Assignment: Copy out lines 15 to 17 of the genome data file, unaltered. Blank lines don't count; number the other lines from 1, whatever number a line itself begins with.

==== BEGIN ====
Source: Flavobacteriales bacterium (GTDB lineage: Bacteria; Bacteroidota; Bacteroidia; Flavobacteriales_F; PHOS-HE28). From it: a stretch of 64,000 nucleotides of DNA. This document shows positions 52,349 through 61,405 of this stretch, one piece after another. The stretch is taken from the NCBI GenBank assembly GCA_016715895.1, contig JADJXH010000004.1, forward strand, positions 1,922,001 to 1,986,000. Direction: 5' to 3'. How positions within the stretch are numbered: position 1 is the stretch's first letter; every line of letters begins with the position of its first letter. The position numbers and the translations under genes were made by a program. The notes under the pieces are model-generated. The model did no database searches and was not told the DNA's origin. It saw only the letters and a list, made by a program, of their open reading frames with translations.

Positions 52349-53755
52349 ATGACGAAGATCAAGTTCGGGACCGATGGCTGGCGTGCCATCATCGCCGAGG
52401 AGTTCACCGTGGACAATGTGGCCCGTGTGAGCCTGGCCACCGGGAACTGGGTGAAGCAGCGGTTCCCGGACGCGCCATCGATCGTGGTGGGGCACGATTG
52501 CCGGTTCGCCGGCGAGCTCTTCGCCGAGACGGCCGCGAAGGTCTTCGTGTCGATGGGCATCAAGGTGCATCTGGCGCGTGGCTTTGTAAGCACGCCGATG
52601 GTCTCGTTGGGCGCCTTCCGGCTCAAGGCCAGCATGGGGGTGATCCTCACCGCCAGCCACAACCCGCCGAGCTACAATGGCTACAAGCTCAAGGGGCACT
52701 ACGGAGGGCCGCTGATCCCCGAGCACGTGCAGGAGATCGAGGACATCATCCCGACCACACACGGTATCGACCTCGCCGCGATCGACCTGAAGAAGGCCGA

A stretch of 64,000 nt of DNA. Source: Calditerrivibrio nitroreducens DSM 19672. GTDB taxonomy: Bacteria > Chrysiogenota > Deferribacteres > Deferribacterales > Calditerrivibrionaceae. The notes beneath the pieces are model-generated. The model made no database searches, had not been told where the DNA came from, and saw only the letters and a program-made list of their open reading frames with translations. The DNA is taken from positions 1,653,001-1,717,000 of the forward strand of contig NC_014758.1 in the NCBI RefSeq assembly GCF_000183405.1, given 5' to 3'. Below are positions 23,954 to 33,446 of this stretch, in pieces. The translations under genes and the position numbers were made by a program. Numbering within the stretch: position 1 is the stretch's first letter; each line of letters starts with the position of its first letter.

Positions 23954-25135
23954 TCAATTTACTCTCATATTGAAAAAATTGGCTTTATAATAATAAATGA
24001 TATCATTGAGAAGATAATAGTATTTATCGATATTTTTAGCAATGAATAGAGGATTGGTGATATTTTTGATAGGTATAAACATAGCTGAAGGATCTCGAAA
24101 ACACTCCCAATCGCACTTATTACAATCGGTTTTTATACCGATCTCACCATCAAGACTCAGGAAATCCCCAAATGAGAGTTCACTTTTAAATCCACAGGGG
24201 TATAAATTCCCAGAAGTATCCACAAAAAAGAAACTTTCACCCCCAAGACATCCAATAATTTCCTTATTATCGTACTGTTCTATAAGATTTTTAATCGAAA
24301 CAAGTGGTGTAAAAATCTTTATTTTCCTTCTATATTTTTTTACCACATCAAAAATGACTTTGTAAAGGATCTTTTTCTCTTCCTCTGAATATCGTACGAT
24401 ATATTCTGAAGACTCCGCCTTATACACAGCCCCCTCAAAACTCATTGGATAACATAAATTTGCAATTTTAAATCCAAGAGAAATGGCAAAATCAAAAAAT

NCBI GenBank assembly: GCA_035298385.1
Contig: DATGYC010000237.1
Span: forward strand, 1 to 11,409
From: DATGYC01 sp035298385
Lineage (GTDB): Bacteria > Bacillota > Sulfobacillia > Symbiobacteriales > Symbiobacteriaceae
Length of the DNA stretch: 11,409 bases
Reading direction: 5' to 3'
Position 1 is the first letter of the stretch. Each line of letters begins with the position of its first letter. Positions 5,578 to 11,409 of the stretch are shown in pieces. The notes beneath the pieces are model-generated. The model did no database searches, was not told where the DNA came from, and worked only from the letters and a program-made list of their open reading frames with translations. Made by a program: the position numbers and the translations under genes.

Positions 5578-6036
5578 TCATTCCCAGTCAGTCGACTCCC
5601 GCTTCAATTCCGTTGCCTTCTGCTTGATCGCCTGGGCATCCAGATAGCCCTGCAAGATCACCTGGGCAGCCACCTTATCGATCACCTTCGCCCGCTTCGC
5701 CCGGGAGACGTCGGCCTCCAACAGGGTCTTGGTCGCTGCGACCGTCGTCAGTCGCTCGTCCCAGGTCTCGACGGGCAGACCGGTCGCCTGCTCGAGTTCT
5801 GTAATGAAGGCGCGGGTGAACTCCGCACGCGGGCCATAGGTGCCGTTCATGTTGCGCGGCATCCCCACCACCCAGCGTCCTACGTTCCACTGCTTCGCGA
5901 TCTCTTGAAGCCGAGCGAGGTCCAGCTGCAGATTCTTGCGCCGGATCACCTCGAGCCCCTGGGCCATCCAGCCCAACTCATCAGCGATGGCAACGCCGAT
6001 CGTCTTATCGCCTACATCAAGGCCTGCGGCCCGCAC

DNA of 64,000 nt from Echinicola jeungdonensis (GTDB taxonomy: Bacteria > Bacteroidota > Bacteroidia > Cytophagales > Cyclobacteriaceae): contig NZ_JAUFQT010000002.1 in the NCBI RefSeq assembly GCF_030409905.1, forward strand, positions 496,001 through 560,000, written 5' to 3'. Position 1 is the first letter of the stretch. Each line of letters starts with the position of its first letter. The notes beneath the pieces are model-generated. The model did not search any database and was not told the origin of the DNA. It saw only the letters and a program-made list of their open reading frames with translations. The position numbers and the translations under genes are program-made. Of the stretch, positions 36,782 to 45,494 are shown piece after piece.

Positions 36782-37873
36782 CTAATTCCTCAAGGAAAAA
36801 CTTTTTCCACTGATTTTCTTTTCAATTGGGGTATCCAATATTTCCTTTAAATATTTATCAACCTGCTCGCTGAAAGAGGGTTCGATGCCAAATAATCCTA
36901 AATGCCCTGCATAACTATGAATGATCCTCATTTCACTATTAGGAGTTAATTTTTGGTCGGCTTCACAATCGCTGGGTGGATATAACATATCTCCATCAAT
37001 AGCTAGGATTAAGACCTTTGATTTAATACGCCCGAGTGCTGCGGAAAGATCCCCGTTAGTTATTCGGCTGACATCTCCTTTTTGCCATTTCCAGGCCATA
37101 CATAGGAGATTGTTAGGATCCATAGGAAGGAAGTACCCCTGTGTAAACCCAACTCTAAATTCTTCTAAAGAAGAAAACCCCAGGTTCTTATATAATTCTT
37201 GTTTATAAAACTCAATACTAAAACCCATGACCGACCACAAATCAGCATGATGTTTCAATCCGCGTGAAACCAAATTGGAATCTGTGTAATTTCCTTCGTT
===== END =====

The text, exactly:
24401 ATATTCTGAAGACTCCGCCTTATACACAGCCCCCTCAAAACTCATTGGATAACATAAATTTGCAATTTTAAATCCAAGAGAAATGGCAAAATCAAAAAAT

NCBI GenBank assembly: GCA_035298385.1
Contig: DATGYC010000237.1